Hamilton Jordan was the Chief of Staff to President Jimmy Carter. At age 32 or so, when Jimmy Carter was in his first year as Governor of Georgia, Hamilton wrote an 80 page document outlining how he could become President. Jimmy Carter followed it to the letter, and this unknown peanut farmer from Georgia who had no chance in the world to become President became President. President Carter acknowledges that fact today, and all of us in Georgia are well versed in the legend of Hamilton Jordan.
Hamilton died 2 days ago at age 63. He had battled cancer for 20 years. I am passing on to you a message sent to me by Hamilton’s good friend, and my good friend, Scott Miller. Scott Miller is one of the great marketing minds in America. He is Chairman of the Board of Zyman Group, a marketing company that works with the biggest and best companies in America. I thought you would enjoy his thoughts on Hamilton.
From: Scott Miller
Sent: Tuesday, May 20, 2008 9:33 PM
To: Zyman Group
Subject: Our Dear Friend Hamilton
Hamilton Jordan died at 8pm tonight. Some of you got to meet him and I’m so glad of that. He lived a life we should all aspire to live. It’s not about “Ham Jordan” and winning the White House at 39 years of age. That’s an asterisk in this man’s life. He came back to Atlanta and submerged himself in his duties and passions and loves. He saved Jimmy and Rosalind Carter from their own narrow-minded and scatter-brained approach to their work – he straightened out the Carter Center and focused the two of them on missions that would give single-minded purpose to their lives and restore their image as caring and capable people.
He fought cancer (and won every time except this one) … but took on the fight for all the others; lobbied Congress, wrote helpful books, always (and I’ll bet right up until today) took the calls from the mother or son or daughter or husband or individual facing this frightening diagnosis and needing a compass to find the way through. He did that for my wife, Denise. He was the first call I made when she was diagnosed with cancer and he was the first person to our house with a hug and a thousand ideas and unyielding support. We’re not special … there must be ten thousand individuals he helped through this. He convinced Governor Roy Barnes to ennoble our state forever with a commitment of $2 Billion to cancer research, much of it for Emory’s exemplary Winship Cancer Center (the Denise he helped save is now on their board, fighting on in his spirit).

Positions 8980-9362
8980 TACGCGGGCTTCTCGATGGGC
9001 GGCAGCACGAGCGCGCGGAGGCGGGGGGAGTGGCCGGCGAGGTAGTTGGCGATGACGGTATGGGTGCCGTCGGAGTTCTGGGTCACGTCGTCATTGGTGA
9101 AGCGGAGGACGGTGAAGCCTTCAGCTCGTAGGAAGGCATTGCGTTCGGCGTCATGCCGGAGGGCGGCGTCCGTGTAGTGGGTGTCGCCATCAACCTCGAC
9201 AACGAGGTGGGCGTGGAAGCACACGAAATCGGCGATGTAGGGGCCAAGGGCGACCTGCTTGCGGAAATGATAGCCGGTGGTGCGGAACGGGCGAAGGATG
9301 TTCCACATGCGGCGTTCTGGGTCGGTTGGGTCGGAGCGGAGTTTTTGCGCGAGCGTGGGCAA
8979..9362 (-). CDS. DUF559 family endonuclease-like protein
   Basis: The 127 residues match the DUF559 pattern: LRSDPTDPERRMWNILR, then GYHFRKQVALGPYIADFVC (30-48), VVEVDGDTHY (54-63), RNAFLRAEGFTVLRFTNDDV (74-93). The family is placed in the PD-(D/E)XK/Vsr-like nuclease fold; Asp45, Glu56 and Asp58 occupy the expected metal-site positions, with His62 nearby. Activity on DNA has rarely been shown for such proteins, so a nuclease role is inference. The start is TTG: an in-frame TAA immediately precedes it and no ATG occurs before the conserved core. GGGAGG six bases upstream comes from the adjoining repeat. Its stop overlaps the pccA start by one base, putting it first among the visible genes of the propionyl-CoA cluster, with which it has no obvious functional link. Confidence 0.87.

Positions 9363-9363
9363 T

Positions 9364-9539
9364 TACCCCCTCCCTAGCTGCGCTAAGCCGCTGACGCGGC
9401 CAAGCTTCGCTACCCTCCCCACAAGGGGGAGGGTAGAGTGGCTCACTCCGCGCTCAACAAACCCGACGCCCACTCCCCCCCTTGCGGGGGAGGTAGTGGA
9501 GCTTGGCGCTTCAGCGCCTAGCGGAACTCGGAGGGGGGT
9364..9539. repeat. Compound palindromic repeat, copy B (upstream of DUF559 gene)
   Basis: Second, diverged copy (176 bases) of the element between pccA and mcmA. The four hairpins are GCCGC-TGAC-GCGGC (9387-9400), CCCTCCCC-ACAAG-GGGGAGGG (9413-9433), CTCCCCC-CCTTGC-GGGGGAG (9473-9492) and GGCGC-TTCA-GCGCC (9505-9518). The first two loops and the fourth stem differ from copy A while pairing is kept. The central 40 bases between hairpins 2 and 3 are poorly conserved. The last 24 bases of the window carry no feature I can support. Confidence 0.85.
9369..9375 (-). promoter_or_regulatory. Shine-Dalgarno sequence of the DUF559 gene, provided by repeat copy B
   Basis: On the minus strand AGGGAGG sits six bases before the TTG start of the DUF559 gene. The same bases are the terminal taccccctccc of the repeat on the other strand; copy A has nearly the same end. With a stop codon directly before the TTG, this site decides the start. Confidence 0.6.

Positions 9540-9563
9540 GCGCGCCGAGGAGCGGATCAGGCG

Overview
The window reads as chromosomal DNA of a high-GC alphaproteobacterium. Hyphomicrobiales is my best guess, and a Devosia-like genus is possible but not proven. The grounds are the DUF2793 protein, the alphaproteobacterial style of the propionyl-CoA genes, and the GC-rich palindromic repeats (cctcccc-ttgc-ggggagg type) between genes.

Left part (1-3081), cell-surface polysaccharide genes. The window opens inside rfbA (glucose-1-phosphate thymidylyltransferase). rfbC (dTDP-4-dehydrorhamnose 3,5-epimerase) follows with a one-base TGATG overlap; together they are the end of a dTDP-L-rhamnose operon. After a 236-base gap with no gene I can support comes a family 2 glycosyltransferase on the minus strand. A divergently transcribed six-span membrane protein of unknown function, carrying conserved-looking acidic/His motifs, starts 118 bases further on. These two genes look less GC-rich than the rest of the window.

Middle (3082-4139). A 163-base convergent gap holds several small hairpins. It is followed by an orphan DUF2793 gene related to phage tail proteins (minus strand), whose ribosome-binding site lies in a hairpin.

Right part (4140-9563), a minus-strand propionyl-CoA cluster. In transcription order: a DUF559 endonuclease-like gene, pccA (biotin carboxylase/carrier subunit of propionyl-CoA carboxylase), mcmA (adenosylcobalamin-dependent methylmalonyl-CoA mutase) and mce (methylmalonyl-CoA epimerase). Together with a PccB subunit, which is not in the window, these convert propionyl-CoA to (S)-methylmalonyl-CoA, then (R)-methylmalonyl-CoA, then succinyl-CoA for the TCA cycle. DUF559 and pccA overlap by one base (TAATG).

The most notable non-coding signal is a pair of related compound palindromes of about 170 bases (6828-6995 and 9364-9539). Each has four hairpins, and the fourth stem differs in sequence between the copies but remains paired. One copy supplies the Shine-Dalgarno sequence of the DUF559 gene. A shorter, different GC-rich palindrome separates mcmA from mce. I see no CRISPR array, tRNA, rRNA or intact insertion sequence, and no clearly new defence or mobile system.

Hamilton, as only and singularly Hamilton could feel, sensed guilt for the Carter Administration’s failures in Washington. That led him to become a force for decency and reform and good in government (he never stopped believing in a government that can do good). He worked for Ross Perot in that spirit. Always behind the scenes, not in front of the camera and never trading on his fame, he kept working for what’s right. He created the Unity Party with Sam Nunn, Michael Bloomberg, Chuck Hagel and other bipartisan supporters to force the Democrats and Republicans to squarely face the challenges our nation and our world must meet.
Late last fall, when it looked like I might come out of my comfortable cocoon and join Zyman Group, it was a difficult time for Hamilton. His friends were going to make their peace and say goodbye. I’m a well known coward, so I couldn’t face that. When I went to visit, I didn’t reminisce, I just talked about business and about what my own hopes were to change the world … just a little bit at a time. At the end of my visit, I kind of sheepishly asked, “Well … great seeing you, old friend. Uh, do you think it would be okay if I came back tomorrow?”
His thoughts and advice were so clear and bright and objective, I wanted more. Later I brought David and Kate and Sergio with me. It got embarrassing to keep visiting and taking … eventually I asked Hamilton if he would come and work with us. He complained that he didn’t have much to give. I disagreed.
Last week, Kate set up a meeting for us to talk with him about possibly establishing a strategic base in Washington for us, foreseeing the changes coming in January of ’09. Now he’s gone. But maybe not really gone. I hope I can keep his great intentions and great spirit alive, if only just a little bit. I think we should all think about ways we can in our own lives. Not just in our work – that’s not so important now, is it? But in everything we do. Say a prayer for Dorothy, Kathleen, Hamilton Jr. and Alex tonight.